Sierra 1 Trip Update Day 16 – Graham, Program Director
So far this trip, we have had amazing weather: the sun and challenges of remaining hydrated have been our main competitors. When we went to bed last night, it was overcast. In the night, we have fallen victim to quite the thunderstorm. Rain pounded down, making the decks sing in the ominous way they do when the wind and rain are beating hard on the fiberglass. When it was time to get up today, it was overcast, cool and everything seemed fresh as the new day’s sun struggled to break through the dense clouds shadowing us.
This morning we had several great activities planned. First, we all jumped in and set to looking for all the garbage and trash that we could find in the mooring field. This is a monumental task that can only be managed by putting physical size and time limits on the garbage collections. The kayak came back, laden with such things as glass bottles, bits of mats, mooring ball stickers and the handles for engine throttles; it was quite heavy and full! As we all rested and looked over our treasure, we prepared ourselves for the lesson of the day: squids. When a box of squid was put on the table, the reactions were mixed. Lizzie led the dissection by talking about the general anatomy of the animals and the chromataphors, or light changing cells that allow these organisms to change colors. It can be difficult to pull out the organs in a way in which they can still be identified, but after a couple of tries the students successfully dissected their squids. We pulled out the internalized shell (after all, these animals are mollusks) and after removing the ink sacks we could draw with a very rudimentary “pen” and “ink”. By the time we were done, we had dissected 12 squid. Zach’s squid was a female, laden with eggs! When we were all done, it was an option to see what would eat the dead squid if it was thrown overboard. As we watched the first squid slowly slip into oblivion, we were surprised when it suddenly disappeared, as a shadowy figure seemed to appear out of the depths and disappear the moment it showed up. We quickly tossed in a second specimen. This time we could see a fish of about three and a half feet in length swim by slowly and quickly eat the food in one bite. At first, this gray fish with almost fixed pectoral fins and a long swooping trail appeared to be a small shark. When it came to the surface, the flattened forehead with deep ‘V’s and small eyes low on its head showed that it was not a shark at all — it was a sharksucker, a large fish that mounts itself with large V-shaped suction cups on its head to the bottom of sharks and feeds off the scraps of food left behind as the shark eats.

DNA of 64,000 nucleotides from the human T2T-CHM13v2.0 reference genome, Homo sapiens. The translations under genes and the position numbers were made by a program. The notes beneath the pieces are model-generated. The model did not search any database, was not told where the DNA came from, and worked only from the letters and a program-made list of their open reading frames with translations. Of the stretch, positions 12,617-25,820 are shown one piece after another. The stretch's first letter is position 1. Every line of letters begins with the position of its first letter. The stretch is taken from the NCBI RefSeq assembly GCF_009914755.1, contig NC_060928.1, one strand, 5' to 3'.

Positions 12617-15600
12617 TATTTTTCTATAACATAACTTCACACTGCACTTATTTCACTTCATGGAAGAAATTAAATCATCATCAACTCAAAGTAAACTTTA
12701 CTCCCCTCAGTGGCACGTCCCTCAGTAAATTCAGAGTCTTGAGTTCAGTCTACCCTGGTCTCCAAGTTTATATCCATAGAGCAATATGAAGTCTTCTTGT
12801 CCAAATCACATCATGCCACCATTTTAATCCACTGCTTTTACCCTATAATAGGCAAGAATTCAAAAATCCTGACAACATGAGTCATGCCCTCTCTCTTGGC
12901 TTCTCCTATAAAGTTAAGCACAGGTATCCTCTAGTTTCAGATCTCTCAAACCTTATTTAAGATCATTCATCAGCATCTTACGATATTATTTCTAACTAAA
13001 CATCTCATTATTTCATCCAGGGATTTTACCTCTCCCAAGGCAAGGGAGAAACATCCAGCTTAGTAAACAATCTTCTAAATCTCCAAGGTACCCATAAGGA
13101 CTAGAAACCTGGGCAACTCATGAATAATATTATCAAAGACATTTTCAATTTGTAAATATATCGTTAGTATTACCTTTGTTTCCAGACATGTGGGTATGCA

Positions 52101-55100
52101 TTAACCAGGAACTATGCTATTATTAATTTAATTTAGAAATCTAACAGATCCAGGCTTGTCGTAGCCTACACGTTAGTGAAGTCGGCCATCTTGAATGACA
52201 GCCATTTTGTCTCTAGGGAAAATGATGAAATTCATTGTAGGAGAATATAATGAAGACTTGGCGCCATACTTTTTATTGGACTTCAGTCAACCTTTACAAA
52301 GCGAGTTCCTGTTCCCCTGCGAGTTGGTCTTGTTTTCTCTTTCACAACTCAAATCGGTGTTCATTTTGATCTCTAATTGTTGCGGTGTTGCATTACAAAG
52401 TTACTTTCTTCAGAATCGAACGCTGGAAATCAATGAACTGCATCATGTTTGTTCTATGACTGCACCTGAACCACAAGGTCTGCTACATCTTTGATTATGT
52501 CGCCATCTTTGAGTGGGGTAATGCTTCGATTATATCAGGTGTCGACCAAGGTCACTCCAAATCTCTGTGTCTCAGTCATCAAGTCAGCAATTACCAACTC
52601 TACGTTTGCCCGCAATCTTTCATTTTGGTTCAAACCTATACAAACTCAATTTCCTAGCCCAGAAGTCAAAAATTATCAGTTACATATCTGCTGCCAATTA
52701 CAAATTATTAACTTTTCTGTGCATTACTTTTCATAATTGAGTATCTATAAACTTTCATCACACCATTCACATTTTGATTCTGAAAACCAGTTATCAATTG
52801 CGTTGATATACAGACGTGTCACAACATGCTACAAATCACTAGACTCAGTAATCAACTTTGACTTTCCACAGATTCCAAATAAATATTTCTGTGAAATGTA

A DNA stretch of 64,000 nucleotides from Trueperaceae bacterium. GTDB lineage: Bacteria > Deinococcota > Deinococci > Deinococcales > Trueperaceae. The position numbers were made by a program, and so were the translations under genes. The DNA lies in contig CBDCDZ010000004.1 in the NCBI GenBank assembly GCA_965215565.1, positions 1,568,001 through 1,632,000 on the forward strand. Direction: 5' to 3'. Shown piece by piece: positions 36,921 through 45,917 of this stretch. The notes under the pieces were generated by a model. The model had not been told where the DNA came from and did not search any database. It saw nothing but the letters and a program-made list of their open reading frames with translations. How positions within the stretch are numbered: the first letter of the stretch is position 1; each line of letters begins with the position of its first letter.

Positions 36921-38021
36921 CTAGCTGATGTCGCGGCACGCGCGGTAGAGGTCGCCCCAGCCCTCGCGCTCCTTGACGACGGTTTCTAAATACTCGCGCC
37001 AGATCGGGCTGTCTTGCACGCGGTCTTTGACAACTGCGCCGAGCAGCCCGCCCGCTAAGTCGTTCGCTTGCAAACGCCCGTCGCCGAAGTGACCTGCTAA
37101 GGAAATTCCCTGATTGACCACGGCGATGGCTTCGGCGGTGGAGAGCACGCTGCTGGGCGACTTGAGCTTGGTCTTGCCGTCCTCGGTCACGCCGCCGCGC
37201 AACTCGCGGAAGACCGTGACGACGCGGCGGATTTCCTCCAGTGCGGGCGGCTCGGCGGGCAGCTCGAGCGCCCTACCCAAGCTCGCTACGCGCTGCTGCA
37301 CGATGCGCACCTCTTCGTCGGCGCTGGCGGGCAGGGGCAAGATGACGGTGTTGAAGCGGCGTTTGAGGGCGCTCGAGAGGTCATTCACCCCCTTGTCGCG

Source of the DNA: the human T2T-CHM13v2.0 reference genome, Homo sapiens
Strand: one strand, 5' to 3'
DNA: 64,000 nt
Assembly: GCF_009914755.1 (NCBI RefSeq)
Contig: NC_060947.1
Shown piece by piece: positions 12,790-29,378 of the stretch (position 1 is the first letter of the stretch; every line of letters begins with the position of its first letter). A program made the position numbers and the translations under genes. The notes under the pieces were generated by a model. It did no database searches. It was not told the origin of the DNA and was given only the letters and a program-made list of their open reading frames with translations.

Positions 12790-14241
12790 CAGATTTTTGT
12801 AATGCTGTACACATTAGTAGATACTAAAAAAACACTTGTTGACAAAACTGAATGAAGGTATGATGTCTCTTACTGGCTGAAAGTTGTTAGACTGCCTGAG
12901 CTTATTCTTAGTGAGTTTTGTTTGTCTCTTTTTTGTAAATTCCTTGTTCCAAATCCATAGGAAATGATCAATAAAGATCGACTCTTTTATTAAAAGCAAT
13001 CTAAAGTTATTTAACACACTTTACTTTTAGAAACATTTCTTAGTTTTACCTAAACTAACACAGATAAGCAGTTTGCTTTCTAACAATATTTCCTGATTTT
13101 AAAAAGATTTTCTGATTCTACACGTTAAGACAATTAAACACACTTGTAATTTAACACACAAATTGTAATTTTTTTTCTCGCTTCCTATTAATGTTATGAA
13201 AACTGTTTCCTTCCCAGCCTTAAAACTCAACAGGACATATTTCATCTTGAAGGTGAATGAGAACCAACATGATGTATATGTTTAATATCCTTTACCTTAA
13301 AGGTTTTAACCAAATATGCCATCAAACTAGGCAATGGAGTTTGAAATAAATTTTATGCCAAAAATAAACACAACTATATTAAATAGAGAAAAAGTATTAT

After feeding this creature and getting a good look, we sailed to Virgin Gorda Yacht Harbor via the Dog Islands. VGYH is a beautiful marina, well protected; it has beautiful lawns and palm trees providing shade. After Ainsley expertly docked our boat, we all got our phones to give a call home before dinner got rolling. We worked on our group projects for about an hour, then headed to the freshwater showers! After Kristen and Michael prepared us an amazing chicken curry dinner with wild rice, we gorged ourselves and planned our skit for the “Talent/No-Talent” show at 8:30 p.m. with Foxtrot. We settled on a skit involving “I Like to Move It” by Shaggy, complete with lots of synchronized dance moves and beat-boxing. Now, full of pride and ice cream, we brushed our teeth and readied ourselves for bed.